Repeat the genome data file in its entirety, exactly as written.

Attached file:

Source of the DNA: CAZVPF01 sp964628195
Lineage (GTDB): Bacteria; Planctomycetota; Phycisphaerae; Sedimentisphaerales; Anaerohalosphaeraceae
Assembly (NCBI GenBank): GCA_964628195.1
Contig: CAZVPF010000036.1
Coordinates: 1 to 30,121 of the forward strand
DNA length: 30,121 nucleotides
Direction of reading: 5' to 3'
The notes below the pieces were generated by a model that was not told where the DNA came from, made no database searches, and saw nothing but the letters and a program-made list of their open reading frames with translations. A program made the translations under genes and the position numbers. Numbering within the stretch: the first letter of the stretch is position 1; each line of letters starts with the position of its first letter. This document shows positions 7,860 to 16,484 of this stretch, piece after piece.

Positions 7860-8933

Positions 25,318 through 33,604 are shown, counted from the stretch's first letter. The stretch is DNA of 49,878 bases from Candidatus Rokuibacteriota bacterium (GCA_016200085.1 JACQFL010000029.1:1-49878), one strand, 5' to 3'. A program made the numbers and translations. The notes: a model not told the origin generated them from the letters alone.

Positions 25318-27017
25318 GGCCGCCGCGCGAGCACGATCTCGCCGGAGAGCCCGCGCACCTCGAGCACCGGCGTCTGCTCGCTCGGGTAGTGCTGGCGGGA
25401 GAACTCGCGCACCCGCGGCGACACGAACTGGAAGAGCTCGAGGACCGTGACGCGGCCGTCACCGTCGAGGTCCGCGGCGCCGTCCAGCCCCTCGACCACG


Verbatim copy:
Source of the DNA: CAZVPF01 sp964628195
Lineage (GTDB): Bacteria; Planctomycetota; Phycisphaerae; Sedimentisphaerales; Anaerohalosphaeraceae
Assembly (NCBI GenBank): GCA_964628195.1
Contig: CAZVPF010000036.1
Coordinates: 1 to 30,121 of the forward strand
DNA length: 30,121 nucleotides
Direction of reading: 5' to 3'
The notes below the pieces were generated by a model that was not told where the DNA came from, made no database searches, and saw nothing but the letters and a program-made list of their open reading frames with translations. A program made the translations under genes and the position numbers. Numbering within the stretch: the first letter of the stretch is position 1; each line of letters starts with the position of its first letter. This document shows positions 7,860 to 16,484 of this stretch, piece after piece.

Positions 7860-8933

Positions 25,318 through 33,604 are shown, counted from the stretch's first letter. The stretch is DNA of 49,878 bases from Candidatus Rokuibacteriota bacterium (GCA_016200085.1 JACQFL010000029.1:1-49878), one strand, 5' to 3'. A program made the numbers and translations. The notes: a model not told the origin generated them from the letters alone.

Positions 25318-27017
25318 GGCCGCCGCGCGAGCACGATCTCGCCGGAGAGCCCGCGCACCTCGAGCACCGGCGTCTGCTCGCTCGGGTAGTGCTGGCGGGA
25401 GAACTCGCGCACCCGCGGCGACACGAACTGGAAGAGCTCGAGGACCGTGACGCGGCCGTCACCGTCGAGGTCCGCGGCGCCGTCCAGCCCCTCGACCACG